Woman Getting a Cavity Filled

Custom Dental Care for Your Needs

No two of us are alike. We all have our own smiles, speech patterns, eye, and hair colorings. But we’re just now beginning to learn how unique our mouth environments really are. Turns out, they’re as distinctively different as fingerprints.

One patient can go a year between checkups, while another might need to turn as often as every six weeks. The difference? The unique bacterial/chemical mix of each person’s mouth. Professionally we call these differences “individualization.”

Tartar builders, cavity creators.

“Individualization” accounts for the fact that some mouths are genetically and chemically programmed to create tartar buildups, while others barely produce tartar at all. These genetic “signatures” even extend to tooth decay. We still see patients who—despite their best efforts—appear cavity susceptible.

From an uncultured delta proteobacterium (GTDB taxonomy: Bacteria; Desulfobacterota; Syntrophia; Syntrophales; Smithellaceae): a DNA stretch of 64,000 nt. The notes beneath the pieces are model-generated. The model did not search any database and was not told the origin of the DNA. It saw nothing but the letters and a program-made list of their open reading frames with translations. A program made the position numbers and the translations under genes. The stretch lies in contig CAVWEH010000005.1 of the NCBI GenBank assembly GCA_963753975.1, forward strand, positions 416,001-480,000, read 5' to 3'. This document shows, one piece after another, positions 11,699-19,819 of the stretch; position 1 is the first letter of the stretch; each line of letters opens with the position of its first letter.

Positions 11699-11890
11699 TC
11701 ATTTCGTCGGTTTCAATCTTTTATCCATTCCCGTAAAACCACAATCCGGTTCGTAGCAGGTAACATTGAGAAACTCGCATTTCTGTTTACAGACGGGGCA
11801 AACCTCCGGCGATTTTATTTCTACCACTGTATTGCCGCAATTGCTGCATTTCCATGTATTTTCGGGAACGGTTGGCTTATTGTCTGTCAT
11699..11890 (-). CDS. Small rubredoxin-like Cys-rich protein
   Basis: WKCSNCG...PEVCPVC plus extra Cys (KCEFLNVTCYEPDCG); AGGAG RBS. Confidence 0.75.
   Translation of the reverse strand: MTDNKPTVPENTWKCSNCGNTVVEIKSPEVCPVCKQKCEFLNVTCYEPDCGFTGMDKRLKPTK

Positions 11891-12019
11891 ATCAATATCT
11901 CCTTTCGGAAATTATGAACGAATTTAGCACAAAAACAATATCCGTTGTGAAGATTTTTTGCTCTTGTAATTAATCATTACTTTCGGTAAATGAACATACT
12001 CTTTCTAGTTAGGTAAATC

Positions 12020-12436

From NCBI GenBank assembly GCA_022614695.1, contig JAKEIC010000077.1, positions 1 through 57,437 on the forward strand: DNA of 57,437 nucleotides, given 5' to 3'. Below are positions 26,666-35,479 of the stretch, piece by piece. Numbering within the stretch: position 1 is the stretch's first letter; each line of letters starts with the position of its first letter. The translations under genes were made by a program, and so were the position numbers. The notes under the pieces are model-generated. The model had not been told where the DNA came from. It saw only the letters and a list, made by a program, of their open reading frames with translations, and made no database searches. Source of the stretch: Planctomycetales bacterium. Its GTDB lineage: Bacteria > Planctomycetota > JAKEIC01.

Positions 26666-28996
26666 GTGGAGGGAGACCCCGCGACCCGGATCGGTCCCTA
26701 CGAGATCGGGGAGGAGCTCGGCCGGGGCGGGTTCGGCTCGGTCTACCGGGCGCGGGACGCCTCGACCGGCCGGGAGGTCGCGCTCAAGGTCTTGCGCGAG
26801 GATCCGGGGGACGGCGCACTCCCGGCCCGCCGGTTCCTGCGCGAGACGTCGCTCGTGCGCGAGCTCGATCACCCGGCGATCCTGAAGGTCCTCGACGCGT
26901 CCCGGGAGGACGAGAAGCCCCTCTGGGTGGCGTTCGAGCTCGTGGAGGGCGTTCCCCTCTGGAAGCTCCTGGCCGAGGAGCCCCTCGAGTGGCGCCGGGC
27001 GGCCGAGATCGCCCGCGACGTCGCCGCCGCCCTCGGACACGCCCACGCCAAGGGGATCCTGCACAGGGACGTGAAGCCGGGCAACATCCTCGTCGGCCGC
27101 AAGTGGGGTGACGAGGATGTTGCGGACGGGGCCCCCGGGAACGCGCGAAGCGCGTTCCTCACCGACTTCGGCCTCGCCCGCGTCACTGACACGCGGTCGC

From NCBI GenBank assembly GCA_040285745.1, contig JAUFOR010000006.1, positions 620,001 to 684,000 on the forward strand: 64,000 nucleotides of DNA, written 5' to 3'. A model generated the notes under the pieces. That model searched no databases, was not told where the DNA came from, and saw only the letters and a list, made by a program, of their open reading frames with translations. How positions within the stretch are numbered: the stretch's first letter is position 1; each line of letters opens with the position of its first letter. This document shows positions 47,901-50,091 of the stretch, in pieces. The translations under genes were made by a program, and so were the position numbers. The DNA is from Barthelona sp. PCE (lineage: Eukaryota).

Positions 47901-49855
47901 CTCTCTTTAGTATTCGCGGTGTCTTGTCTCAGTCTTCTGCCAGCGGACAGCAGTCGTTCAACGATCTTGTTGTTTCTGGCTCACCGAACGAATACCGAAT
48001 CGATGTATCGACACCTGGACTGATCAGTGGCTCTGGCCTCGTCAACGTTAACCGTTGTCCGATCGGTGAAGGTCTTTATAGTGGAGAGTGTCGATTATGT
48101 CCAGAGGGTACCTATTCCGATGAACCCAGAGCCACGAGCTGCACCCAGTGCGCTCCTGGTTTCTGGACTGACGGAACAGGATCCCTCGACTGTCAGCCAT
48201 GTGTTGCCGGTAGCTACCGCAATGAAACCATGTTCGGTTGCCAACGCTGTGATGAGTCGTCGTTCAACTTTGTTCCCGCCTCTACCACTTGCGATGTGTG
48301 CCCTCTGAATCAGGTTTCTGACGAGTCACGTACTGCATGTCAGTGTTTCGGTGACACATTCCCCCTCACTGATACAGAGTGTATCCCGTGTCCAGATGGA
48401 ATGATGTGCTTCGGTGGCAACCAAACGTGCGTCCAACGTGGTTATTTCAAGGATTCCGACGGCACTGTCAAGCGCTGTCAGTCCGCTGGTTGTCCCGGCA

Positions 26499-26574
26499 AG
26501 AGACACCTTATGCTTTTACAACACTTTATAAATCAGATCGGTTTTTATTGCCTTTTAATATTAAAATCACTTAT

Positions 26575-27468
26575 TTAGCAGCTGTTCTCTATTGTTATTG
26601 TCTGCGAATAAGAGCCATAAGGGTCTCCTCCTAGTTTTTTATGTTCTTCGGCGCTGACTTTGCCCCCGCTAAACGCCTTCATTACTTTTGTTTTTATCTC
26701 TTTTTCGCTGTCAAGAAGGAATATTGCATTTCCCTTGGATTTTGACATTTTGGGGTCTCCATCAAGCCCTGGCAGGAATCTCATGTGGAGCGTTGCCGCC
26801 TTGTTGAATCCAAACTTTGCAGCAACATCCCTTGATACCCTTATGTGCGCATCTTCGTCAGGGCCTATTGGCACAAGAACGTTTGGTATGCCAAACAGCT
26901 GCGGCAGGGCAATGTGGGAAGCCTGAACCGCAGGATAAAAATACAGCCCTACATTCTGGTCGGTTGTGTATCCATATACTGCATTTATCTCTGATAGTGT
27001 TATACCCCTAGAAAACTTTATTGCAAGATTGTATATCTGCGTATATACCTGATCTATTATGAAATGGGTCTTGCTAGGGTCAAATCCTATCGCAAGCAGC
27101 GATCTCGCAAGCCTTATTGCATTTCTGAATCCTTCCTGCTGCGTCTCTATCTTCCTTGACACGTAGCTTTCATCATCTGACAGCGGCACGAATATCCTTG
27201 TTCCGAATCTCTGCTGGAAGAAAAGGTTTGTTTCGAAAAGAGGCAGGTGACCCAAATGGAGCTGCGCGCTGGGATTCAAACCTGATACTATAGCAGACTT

Older patients, special needs

Mouths, like people, are affected by years as well as by genes. If you’re over 60, your oral chemistry is changing—and thorough examinations of gums and salivary glands can be a lifesaving early detector of oral cancer or other diseases.

We’re also finding patients over 55 develop twice as many cavities as children do. Many times that’s because medications seniors take reduce saliva flow and dry the mouth—an open invitation for tooth decay and periodontal disease.

Age, genetics, antibodies, bacteria: the more we learn, the more we realize—there’s no other mouth exactly like yours.